Category Archives: Management Models

Robert Blake & Jane Mouton: Managerial Grid

If you are looking for one simple model that can more than pull its weight in understanding management, then look no further. Robert Blake and Jane Mouton developed their Managerial Grid in the 1950s and early 1960s. Its simplicity captures vital truths about management styles and their implications.

Every manager should understand the basics of the Managerial Grid. Even if you are not familiar with it, there’s a good chance you will recognise its organising principle. And if you don’t, then read on. This is fundamental stuff.

Robert Blake & Jane Mouton

Robert Blake & Jane Mouton

Robert R Blake

Robert Blake was born in Massachusetts, in 1918. He received a BA in psychology and philosophy from Berea College in 1940, followed by an MA in psychology from the University of Virginia in 1941. His studies were broken by the war, where he served in the US Army. On his return, he completed his PhD in psychology at the University of Texas at Austin in 1947.

He stayed at the University of Texas as a tenured professor until 1964, also lecturing at Harvard, Oxford, and Cambridge Universities. In the early 1950s, he began his association with his student, Jane Mouton, which led to their work together at Exxon, the development of the Managerial Grid, and co-founding of Scientific Methods, Inc in 1964. The company is now called Grid International.

Robert Blake died in Austin, Texas, in 2004.

Jane S Mouton

Jane Mouton was born in Texas, in 1930. She got a BSC in Mathematical Education in 1950, and an MSc from Florida State University in 1951. She then returned to the University of Texas, completing her PhD in 1957. She remained there until 1964 in research and teaching roles.

It was at the University of Texas that she met Robert Blake. They were hired by Exxon to study management processes after Blake collaborated with Exxon employee, Herbert Shepard. The work led to their development of the Managerial Grid and, in 1961, to the founding of Scientific Methods, Inc (now Grid international).

Jane Mouton died in 1987.

The Managerial Grid

In many ways, Blake and Mouton’s Managerial Grid is a development of the Theory X, Theory Y work of Douglas McGregor. The two researchers were humanists, who wanted to represent the benefits of Theory Y management.

They did so by defining two primary concerns for a manager:

  1. Concern for People
  2. Concern for Production
    (sometimes referred to as Concern for Task)

Although their work is often simplified to a familiar 2 x 2 matrix formulation, it was a little more subtle. They created two axes and divided each into nine levels, to give a 9 x 9 grid. It was the extreme corners, and the centre, of this grid that they labelled and characterised. They recognised that most managerial behaviours fall within the grid, rather than at the extremes.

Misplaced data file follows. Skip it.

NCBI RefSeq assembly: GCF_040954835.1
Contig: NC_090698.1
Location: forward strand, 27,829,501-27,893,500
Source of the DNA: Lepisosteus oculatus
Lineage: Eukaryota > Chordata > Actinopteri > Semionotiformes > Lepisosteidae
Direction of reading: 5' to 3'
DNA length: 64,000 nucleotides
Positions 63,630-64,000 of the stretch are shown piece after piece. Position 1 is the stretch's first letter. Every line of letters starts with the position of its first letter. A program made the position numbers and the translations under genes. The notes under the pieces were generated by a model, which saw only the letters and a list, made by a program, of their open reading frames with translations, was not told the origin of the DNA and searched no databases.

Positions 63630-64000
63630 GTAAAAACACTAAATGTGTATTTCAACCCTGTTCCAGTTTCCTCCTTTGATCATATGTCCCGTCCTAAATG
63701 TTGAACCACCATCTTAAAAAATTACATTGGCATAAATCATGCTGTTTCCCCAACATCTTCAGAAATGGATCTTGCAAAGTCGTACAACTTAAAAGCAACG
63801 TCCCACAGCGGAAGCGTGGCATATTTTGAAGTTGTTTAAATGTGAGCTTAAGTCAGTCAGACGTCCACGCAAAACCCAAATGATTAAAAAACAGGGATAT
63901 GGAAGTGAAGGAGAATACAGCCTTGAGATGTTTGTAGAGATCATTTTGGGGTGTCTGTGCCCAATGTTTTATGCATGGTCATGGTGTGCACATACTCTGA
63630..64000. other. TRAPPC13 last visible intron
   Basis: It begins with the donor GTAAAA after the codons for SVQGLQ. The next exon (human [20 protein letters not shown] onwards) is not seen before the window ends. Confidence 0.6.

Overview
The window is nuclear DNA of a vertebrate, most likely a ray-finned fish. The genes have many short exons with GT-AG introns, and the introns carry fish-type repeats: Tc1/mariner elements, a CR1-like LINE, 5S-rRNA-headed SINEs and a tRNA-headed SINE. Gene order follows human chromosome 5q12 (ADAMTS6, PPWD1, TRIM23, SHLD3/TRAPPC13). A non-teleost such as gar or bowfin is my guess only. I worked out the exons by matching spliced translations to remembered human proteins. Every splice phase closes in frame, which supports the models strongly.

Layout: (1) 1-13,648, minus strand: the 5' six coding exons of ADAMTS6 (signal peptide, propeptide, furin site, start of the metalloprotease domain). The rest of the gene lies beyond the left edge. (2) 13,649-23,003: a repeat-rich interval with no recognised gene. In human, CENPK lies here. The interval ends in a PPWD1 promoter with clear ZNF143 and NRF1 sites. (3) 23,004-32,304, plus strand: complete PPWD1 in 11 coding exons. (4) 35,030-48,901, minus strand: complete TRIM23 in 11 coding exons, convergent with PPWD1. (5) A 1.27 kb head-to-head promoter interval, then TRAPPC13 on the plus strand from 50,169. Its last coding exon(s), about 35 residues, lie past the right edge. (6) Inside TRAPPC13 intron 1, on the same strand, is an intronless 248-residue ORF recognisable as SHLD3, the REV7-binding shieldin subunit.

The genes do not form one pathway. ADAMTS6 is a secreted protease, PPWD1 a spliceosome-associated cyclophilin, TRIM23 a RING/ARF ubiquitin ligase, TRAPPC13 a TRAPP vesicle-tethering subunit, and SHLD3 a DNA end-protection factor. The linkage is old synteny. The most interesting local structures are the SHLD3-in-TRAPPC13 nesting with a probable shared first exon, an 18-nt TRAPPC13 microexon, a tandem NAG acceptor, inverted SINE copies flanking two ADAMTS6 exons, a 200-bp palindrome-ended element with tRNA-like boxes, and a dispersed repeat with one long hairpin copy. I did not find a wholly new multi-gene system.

Robert Blake & Jane Mouton - Managerial Grid

Robert Blake & Jane Mouton – Managerial Grid

The Five Styles on the Grid

The five styles they originally identified are at the corners and in the centre. They are still best known by the first labels Blake and Mouton published for them (shown in italics in our illustration). Blake did later refine those labels, as well as define two additional styles. This was after Jane Mouton died, in 1987.

Indifferent
Impoverished Management | Low Results/Low People

This is an ineffective management style, in which an indifferent manager largely avoids engaging with their people or the needs of the job at hand. Such managers reason (wrongly) that if you don’t do much, little can go wrong, and you won’t get blamed. The Peter Principle suggests managers rise to their level of incompetence, and here is the style we may see as a result.

This style is only suitable as a calculated decision to be hands off and delegate to a highly capable and strongly motivated team. Even then, a retreat into the very corner is not appropriate.

Dictatorial
Produce-or-Perish Management | High Results/Low People

Authoritarian managers want to control and dominate their team – possibly for personal reasons, or an unhealthy psychological need. They don’t care about their people, they just want the results of their endeavours. Away from the extreme, this Theory X-like approach can be suitable, in a crisis.

The theory X origin of this behaviour mean managers here prefer to enforce rules, policies and procedures, and can view coercion, reprimands, threats and punishment as effective ways to motivate their team. Short term results can be impressive, but this is not a sustainable management style. Team morale falls rapidly and compromises medium and long-term performance.

Status Quo
Middle-of-the-Road Management | Medium Results/Medium People

This is a compromise and, like all compromises, it is characterised as much by what the manager gives up as by what they put in. A little attention to task and a bit of concern for people sounds like balance, but it also reflects a level of impoverishment – not much concern for either.